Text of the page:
Navigation with a sensory substitution device in congenitally blind individuals

Daniel Robert Chebat, Fabien C. Schneider, Ron Kupers, Maurice Ptito

Research output: Contribution to journalArticlepeer-review

108 Scopus citations


Vision allows for obstacle detection and avoidance. The compensatory mechanisms involved in maintaining these functions in blind people using their remaining intact senses are poorly understood. We investigated the ability of congenitally blind participants to detect and avoid obstacles using the tongue display unit, a sensory substitution device that uses the tongue as a portal to the brain. We found that congenitally blind were better than sighted control participants in detecting and avoiding obstacles using the tongue display unit. Obstacles size and avoidance strategy had a significant effect on performance: large obstacles were better detected than small ones and step-around obstacles were better avoided than step-over ones. These data extend our earlier findings that when using a sensory substitution device, blind participants outperform sighted controls not only in a virtual navigation task but also during effective navigation within a human-sized obstacle course.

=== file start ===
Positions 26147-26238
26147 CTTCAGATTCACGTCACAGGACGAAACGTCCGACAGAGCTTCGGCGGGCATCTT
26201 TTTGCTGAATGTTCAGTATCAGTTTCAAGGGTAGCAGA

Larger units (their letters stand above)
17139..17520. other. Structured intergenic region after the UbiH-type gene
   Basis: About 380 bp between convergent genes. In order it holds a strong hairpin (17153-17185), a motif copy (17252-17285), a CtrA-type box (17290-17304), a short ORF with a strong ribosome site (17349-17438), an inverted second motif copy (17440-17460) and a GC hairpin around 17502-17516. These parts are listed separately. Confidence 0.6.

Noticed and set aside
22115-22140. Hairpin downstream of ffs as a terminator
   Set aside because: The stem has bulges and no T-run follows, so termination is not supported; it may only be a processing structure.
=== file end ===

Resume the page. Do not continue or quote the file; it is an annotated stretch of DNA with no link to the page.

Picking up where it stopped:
Original languageEnglish
Pages (from-to)342-347
Number of pages6
Issue number7
StatePublished - 11 May 2011
Externally publishedYes


  • Congenital blindness
  • navigation
  • obstacle detection
  • sensory substitution


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